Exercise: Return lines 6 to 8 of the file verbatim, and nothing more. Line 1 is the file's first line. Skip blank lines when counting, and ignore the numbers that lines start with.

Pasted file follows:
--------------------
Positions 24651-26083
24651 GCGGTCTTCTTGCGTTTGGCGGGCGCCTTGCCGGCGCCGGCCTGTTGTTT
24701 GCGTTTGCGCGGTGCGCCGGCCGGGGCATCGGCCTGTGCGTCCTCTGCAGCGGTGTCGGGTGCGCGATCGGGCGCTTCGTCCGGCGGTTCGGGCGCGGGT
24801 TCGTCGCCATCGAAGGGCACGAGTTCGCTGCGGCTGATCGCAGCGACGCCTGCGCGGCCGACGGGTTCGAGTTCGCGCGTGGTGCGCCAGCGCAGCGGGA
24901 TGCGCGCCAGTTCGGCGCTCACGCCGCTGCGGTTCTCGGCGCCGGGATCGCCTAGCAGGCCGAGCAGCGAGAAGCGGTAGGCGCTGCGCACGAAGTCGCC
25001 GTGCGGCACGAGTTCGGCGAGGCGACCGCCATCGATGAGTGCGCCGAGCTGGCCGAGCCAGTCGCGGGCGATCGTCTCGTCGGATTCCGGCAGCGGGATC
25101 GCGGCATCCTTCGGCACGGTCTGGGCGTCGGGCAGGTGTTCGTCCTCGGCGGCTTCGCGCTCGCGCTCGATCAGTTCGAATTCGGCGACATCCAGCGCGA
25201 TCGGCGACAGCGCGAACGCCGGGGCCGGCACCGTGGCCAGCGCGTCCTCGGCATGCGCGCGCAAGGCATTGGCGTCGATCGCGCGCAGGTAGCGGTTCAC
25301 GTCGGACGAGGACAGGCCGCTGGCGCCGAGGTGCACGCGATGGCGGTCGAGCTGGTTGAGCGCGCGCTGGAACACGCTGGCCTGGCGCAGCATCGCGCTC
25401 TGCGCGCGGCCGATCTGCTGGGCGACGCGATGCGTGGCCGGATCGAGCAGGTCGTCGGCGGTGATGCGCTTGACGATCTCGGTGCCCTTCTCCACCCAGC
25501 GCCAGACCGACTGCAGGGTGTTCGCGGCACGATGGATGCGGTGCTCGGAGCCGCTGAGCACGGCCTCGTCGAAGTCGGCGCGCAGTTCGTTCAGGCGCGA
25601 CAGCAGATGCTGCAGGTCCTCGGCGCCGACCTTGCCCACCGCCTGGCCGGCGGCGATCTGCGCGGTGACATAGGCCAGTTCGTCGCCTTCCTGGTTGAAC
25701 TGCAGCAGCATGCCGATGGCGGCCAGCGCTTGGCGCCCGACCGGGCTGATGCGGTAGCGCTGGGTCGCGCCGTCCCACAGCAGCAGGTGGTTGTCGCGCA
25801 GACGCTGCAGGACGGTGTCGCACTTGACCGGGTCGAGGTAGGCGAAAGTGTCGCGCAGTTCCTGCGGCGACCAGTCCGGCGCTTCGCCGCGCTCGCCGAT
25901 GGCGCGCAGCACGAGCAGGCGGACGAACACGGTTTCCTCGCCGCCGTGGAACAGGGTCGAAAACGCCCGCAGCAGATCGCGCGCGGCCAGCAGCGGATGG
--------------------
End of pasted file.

25001 GTGCGGCACGAGTTCGGCGAGGCGACCGCCATCGATGAGTGCGCCGAGCTGGCCGAGCCAGTCGCGGGCGATCGTCTCGTCGGATTCCGGCAGCGGGATC
25101 GCGGCATCCTTCGGCACGGTCTGGGCGTCGGGCAGGTGTTCGTCCTCGGCGGCTTCGCGCTCGCGCTCGATCAGTTCGAATTCGGCGACATCCAGCGCGA
25201 TCGGCGACAGCGCGAACGCCGGGGCCGGCACCGTGGCCAGCGCGTCCTCGGCATGCGCGCGCAAGGCATTGGCGTCGATCGCGCGCAGGTAGCGGTTCAC